Tuesday, 28 October 2014

Listening to the Silence

I was quite wrong last night. I thought that I’d find it difficult to keep myself busy, but instead I haven’t really stopped. But, when I do, I hear the silence, and through it myself.

I’ve always been afraid of silence. That’s when my thoughts start up, often negative, the constant fight to make me afraid or bring me down. It can seem impossible to calm myself down in those moments. Yet somehow, in the past 24 hours, in the peace, quiet and overall friendliness of where I am, I seem to have somewhat succeeded.

Firstly, last night, I decided I’d go down to the reading room to read. Well, that didn’t happen. Some of the other guests were there, drinking beer. I then decided to give up my reading venture and join them. Drinking the local beer, whilst talking about nothing in particular, it hasn’t felt that good for a long time. I was relaxed, relaxed enough to sing along with the small, impromptu group from a random book of folk songs found on the shelf.

And this morning, I somehow managed to get up on time. Just. I slept fitfully and when I heard the bells ringing at quarter past six this morning, I was still dreaming and I wasn’t sure if they were real or not. I had a moment of not being sure if I was awake or asleep, then when I did wake up, I was even less sure! But I got up, got into the church, and was just fumbling around getting my book ready as the brothers walked in.

This afternoon I went for a long walk around the local area and had to go and buy myself a new hairbrush, as I’d left my old one at home. It’s past it, anyway, so it’s a good excuse, really. I ended up walking around for two hours, and I ache far more than I should simply because I don’t do it often enough anymore, but I also feel better for it.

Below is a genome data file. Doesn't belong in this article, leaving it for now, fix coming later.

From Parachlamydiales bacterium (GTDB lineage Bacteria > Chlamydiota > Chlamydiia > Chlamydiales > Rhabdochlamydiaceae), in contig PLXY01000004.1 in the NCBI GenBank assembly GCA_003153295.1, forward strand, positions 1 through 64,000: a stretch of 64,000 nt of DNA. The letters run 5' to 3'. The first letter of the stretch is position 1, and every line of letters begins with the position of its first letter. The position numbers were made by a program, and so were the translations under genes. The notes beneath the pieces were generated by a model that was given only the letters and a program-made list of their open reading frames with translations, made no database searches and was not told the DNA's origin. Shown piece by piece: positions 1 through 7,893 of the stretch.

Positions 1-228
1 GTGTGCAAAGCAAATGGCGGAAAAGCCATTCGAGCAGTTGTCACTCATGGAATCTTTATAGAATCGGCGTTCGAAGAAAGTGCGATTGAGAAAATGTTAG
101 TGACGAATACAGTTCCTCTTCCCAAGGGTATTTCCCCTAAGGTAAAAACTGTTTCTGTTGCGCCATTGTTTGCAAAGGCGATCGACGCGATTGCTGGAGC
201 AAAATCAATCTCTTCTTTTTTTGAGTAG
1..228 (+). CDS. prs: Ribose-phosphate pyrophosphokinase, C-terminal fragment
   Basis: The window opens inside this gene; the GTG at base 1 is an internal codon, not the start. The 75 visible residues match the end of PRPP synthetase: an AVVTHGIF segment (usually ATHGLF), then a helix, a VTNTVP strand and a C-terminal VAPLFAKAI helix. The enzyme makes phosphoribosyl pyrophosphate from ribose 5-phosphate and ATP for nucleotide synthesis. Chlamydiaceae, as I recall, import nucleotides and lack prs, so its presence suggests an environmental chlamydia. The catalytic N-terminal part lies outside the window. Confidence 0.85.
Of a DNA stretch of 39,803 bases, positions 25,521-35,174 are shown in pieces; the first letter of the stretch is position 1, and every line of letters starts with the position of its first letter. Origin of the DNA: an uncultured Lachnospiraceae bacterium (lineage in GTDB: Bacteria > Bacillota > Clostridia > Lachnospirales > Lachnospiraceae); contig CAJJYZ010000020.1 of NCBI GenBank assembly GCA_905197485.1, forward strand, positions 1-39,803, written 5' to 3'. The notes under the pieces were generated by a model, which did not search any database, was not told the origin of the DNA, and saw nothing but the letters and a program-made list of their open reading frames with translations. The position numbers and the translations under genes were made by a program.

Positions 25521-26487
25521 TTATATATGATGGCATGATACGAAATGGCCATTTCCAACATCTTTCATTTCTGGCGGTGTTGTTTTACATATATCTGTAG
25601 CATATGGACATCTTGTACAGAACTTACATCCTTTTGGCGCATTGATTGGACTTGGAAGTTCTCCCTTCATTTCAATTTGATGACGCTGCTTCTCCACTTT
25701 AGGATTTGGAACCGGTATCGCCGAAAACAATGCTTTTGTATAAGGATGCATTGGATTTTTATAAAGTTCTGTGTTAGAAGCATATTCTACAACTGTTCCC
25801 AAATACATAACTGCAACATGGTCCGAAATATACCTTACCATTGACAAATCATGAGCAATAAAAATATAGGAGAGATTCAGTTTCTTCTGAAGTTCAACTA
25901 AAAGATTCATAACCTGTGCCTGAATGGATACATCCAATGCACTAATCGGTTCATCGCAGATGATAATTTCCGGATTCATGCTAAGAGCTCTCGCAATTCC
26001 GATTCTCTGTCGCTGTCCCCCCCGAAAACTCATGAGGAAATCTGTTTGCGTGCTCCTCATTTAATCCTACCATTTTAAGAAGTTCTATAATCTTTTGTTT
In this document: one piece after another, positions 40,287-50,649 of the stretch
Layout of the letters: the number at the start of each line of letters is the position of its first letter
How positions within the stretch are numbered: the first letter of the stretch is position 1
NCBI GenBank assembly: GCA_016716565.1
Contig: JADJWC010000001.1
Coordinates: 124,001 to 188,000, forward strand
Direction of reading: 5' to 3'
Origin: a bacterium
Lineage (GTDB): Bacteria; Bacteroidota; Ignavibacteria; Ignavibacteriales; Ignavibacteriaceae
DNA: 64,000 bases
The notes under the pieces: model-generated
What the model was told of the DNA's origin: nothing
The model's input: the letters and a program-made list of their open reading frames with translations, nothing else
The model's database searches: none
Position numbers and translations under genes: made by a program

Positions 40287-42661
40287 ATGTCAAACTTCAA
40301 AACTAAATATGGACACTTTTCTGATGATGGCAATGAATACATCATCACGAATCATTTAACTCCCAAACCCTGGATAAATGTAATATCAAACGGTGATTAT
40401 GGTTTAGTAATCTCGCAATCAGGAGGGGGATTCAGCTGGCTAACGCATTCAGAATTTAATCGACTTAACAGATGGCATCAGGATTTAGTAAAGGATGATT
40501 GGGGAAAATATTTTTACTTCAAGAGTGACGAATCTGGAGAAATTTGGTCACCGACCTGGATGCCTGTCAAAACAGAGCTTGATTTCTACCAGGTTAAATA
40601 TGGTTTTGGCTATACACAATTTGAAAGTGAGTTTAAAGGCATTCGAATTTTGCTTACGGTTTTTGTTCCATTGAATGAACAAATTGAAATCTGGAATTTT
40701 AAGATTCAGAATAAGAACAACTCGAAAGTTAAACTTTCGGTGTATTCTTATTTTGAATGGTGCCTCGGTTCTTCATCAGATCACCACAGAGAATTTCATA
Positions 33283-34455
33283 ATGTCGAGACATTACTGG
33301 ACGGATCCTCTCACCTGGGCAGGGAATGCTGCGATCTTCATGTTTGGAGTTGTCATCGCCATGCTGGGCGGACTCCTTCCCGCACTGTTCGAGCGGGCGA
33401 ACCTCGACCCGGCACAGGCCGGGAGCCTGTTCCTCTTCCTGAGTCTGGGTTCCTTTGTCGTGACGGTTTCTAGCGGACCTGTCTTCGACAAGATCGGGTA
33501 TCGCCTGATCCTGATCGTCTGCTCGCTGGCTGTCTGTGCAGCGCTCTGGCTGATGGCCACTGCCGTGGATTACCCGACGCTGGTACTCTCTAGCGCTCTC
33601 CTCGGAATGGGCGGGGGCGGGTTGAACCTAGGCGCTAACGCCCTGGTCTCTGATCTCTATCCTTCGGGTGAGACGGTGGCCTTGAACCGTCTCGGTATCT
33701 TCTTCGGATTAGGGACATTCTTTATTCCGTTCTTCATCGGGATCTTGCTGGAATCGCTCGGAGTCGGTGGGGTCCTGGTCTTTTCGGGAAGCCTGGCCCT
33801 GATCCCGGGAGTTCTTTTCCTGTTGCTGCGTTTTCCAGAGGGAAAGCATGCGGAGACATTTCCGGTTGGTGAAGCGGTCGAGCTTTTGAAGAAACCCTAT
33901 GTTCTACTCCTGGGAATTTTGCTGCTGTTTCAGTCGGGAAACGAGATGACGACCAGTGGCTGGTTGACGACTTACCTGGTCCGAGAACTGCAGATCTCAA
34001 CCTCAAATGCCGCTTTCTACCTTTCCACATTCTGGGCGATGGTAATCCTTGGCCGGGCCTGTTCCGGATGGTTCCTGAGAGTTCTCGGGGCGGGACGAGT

So, with walking, taking part in the daily singing prayers, semi-socialising with the other guests, I haven’t had that much time to actually just sit on my own and think. Yet, in those moments when I do, some surprising things come out of the silence.


It is an uneasy sort of peace at the moment. I still feel pain, in my heart and in my stomach, and I know that there are some big decisions ahead. But sitting alone, just listening to myself instead of fighting myself, has certainly brought some light to what decisions I need to make.

It has been surprising, also, how much sitting in on the services has helped, even though I am an unbeliever. It’s not just the routine, the ceremony, but the reflection. Even this evening, at my second evening prayers, I felt nervous, small, humble. I was able to follow the order of the songs with more confidence, yet I still felt intimidated by this great presence, the working abbey and the combined power of its believers. To hear, feel and see that, you can understand in a way why people would give up a complicated life for the simple one of service.

And, in that, I have come to where I am. I can only progress further if I give in, if I give over to the thoughts, the pains, the promises, give over to instead of fighting myself all the time.

The path I am on right now started some time ago now, but started properly a year ago. It is not necessarily taking me where I want to go, but it is taking me where I need to be. Being here at the abbey was an important next step. I just hope I can remember the lessons I’ve learnt once I’ve returned home.

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